POV: The Genius of Marian
(Rochester, NY) - The Genius of Marian is an intimate and courageous portrait of filmmaker Banker White's 61-year-old mother, who is struggling with early-onset Alzheimer's disease. As importantly, it is a film in which paintings, home movies, photos and current footage come together to depict a family afflicted with Alzheimer's in two generations — and fighting to cope with loss while holding on to its collective memory. The Genius of Marian airs Monday, September 8, 2014 at 10 p.m. on WXXI-TV.
Pam White, whose mother died of Alzheimer's, is the center of this story and the family, even as the disease drains her memories and alters her personality. Yet, somehow, through all the comic and tragic incidents that mark the illness's inexorable progress, Pam, her husband and her kids, find something in themselves, as a family, that can't be taken away. Even late in the film, in a lucid moment, Pam says, "This doesn't really change anything.”
In 2008, Pam began writing a book about her mother, titled "The Genius of Marian." Marian Steele had remained a strong, inspiring presence in her family's life until her death in 2001 from Alzheimer's. Pam started her book, she tells Banker, because his grandmother was "amazing," a person whose memory should be "kept alive and not forgotten." In an uncanny twist, Pam was diagnosed with Alzheimer's only a year after beginning the book.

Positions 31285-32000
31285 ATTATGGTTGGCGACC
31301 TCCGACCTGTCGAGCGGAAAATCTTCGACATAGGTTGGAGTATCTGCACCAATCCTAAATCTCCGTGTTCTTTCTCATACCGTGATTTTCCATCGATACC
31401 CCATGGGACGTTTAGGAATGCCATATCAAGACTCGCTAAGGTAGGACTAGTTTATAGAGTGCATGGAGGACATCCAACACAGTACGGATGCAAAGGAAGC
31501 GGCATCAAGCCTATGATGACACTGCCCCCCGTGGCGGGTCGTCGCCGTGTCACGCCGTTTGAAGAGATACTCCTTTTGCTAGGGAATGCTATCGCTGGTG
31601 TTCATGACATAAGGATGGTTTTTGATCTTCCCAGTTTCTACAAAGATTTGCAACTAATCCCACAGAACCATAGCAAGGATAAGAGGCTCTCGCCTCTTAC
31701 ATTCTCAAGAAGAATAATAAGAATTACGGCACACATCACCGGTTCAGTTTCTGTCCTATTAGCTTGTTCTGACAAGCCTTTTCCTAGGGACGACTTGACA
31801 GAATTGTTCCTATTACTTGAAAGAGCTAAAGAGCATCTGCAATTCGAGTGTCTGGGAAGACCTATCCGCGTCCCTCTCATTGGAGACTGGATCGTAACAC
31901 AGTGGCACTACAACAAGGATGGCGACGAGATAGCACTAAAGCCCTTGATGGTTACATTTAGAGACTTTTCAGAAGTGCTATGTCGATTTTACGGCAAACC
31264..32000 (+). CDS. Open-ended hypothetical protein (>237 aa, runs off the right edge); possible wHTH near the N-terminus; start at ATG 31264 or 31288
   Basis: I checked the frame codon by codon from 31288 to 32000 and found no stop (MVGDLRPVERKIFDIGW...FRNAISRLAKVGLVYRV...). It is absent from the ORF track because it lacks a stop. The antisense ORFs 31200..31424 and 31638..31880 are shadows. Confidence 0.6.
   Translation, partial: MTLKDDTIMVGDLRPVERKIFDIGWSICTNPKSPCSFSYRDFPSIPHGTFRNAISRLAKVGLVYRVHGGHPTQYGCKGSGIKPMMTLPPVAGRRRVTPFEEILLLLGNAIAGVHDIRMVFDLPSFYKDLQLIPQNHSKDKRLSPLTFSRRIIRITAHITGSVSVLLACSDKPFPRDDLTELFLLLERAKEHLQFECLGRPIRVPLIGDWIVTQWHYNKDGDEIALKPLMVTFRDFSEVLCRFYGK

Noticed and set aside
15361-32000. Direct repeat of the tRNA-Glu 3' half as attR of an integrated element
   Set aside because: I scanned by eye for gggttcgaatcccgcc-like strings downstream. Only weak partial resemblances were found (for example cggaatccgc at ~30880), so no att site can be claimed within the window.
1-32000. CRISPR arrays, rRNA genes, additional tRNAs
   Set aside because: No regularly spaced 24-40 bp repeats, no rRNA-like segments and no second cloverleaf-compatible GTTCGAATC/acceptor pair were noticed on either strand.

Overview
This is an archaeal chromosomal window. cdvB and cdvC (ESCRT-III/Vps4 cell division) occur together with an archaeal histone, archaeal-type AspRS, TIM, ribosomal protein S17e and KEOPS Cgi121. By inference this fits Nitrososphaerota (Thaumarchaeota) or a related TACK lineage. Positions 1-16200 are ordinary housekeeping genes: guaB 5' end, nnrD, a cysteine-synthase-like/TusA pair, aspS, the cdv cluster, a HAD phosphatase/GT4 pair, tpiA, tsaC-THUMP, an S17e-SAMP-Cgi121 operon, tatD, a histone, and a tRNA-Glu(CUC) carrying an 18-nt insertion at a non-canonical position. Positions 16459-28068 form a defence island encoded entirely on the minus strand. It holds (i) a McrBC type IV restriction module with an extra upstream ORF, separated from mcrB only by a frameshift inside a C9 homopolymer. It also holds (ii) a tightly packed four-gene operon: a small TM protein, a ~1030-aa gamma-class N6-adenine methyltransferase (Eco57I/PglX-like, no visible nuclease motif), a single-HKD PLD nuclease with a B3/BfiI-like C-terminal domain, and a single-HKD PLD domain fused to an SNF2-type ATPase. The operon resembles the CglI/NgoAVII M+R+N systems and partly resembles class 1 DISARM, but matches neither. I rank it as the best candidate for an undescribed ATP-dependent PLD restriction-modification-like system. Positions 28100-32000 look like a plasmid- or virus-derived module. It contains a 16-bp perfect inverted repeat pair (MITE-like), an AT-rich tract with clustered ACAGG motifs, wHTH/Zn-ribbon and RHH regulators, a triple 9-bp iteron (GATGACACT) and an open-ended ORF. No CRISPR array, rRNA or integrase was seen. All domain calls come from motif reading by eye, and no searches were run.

The Genius of Marian follows Pam's struggles, from early episodes of word fumbling that seem almost funny and attempts to hide "memory issues," to more serious states of confusion and distress, emotional outbursts and increasingly quarrelsome resistance to her care—and caregivers. Then comes helplessness in everyday tasks. Ed, to whom she's been married for 40 years, patiently bears the brunt of the care and his wife's frustrations. He manages by remembering "the phenomenal life she’s given me." In addition to Pam's eldest son, Banker, her son Luke and her daughter, Devon, and Devon’s own young family all pitch in to help Pam hold on to as much as she can for as long as she can.
Pictured: Banker White & Pam White
Credit: Courtesy of Banker White
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